The high road
To many a traveller, commuter and motorcyclist, the Long Tom Pass is the entry to the Lowveld. This iconic road is steeped in rich history, and with superb engineering, it is the starting point of an incredibly interesting tour from Mashishing/Lydenburg to Sabie. The extension of this undulating tar serpent is the world-renowned “22”. This is the R536 between Sabie and Hazyview.
To understand riders’ and drivers’ fascination with the curves, twists and turns of this route, I go in search of those in the know. My first ride over Long Tom Pass on a bike had me shaking in my boots by the time I reached Sabie.
Mostly because I did not have the experience or knowledge of taking a motorcycle through the route’s countless twists and turns.
Brian is well known as a leather’s man. He believes in its protection and durability to safeguard one during a fall on tar roads.
“I always wanted to ride a bike, but couldn’t afford it. In 1993 I decided to stop smoking and used the funds to pay for my first motorcycle,” says Brian. Since then he has owned several others including a Ducati, four Aprilias and several BMWs. Because of his racing background he likes riding the fast routes – like the infamous “22”. The R536 is a sports-car driver and speed biker’s dream experience: 76 varying curves in the first 22 kilometres from Sabie to Hazyview.
From easy, gentle curves to the treacherous “Kawasaki Corner”. “It has a few names but generally ‘Kawasaki Corner’ stuck. If you walk off the outside of the turn you will find numerous bike parts among the tall grass and bush,” says Thomas, adventure and road-riding instructor at Sabie Valley Rider Academy.
Yes, you heard me correctly. This stretch of road is so popular that they named several of its winding turns. Thomas names them off by heart. “When riding from Sabie there is ‘Cold Tyre Corner’, then it is ‘The Bowl’. Because the view resembles a salad bowl. After that comes the ‘Bus Stop’. Which is logically so named because of the bus stop on the side of the road,” he says. Other names include “Baboon Ally”, a straight section where these animals are known to cross the road in hasty fashion, and also “The Chicane”.
Speaking of “The Chicane” reminds Brian of an incident where a young rider, dressed in shorts and hiking boots with only a lightweight bike jacket, lost control of his motorcycle. “He survived the fall, but had a very bare and painful butt for a long while. I always tell the guys to wear all their protective gear, all the time. I prefer to wear a full leather suit made for speed bikers.”
Brian suggests that you as a biker must first do a slow ride of the route, to scope out hazards such as rubble, dirt or slippery diesel spills on the road surface. Once you have familiarised yourself with possible dangers, you can attempt the high-speed run.
You can’t only talk of the rigours of the “22” without also looking up and down the Long Tom Pass. I am fortunate to meet the surveyor of the road, Jim Morris. He is an avid biker and used to ride in rallies with Suzuki. Jim is one of the few people I know who has competed in the Roof of Africa in a modified Ford F250 in the 1970s. And yes, he has the photos to prove it. I discover that his knowledge of the road design and construction gives him an added advantage. Jim’s explanation of the process of surveying the road as it is today, fascinates me. The original pass survey included low-altitude aerial photographs and photogrammetry. It was used to draw and determine the contour lines along which the road was to be built.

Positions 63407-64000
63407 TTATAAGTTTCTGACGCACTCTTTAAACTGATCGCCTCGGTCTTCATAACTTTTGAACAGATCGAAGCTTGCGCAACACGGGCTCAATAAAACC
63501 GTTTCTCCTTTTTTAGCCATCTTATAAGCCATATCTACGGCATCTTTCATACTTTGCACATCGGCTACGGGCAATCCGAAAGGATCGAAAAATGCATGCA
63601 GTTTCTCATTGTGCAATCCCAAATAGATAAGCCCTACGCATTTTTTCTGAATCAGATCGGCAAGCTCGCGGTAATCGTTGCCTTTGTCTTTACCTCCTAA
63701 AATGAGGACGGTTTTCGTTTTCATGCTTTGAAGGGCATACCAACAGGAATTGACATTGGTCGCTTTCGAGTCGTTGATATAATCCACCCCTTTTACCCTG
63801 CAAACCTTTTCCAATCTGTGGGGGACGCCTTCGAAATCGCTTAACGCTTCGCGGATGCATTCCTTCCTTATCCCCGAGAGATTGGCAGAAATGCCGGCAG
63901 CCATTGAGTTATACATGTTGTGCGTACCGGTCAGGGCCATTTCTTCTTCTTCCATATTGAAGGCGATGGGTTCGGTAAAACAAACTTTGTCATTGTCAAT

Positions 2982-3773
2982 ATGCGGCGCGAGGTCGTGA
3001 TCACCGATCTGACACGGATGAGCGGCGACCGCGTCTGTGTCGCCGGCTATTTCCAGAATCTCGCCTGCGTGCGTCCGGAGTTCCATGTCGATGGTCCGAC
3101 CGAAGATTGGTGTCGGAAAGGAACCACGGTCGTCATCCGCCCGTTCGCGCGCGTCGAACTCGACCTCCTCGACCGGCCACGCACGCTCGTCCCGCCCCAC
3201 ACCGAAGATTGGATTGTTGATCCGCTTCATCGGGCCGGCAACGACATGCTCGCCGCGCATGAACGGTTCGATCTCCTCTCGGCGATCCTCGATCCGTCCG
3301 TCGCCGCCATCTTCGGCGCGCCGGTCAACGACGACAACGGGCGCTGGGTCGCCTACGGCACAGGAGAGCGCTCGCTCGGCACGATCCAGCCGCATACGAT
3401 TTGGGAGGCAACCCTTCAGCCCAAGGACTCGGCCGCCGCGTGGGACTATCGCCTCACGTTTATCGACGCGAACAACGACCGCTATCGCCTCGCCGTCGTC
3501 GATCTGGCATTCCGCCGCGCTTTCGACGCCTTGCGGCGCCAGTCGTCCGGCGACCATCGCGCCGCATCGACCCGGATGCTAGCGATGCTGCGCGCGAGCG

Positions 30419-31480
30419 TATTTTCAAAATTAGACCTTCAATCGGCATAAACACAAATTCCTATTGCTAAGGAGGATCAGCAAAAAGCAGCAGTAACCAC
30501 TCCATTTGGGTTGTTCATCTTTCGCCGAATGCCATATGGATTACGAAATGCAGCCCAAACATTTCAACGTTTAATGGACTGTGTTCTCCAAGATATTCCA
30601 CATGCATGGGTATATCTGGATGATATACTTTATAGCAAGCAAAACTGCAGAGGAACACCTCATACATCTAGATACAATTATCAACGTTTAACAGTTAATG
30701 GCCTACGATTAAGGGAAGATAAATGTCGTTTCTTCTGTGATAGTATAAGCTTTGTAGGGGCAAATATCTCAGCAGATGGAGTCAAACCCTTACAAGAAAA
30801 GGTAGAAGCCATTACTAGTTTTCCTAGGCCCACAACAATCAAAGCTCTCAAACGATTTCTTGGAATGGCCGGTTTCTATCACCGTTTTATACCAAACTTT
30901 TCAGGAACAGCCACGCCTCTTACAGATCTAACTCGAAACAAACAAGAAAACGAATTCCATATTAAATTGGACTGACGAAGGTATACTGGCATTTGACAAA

“Because of this technology we were able to construct every perfect curve, turn and super-elevation of the road,” he says. The set radius turns and well-calculated camber angles make this one of the safest roads in the region. Due to external factors such as heavy trucks and constant traffic on this route, riding becomes a challenge and to some a test in patience.
From a biker’s point of view, it means if you get it right going into the curve, you just need to keep your speed, lean angle constant and relaxed to make it to the exit,” says Jim. The man certainly leads a charmed life. A small fact I have realised on several occasions following Jimbo down the Long Tom Pass, trying my best to keep up with him. The main difference between these two sections of road is there is only one set radius curve among the 76 of the “22” (R536).
Long Tom has spectacular views at designated viewpoints. Early mornings and afternoons can result in dense fog and wet-surface conditions that will have a chilling effect on you as you ride towards the highest point. Be prepared. Wear warm layers under your gear as being cold on a ride will make you tense up and may spoil your experience. As they say in the movies: go forth and conquer! If your fear gets the better of you when tempted by the seductive curves, turns and bends of the tar serpent; remember to smile into your helmet.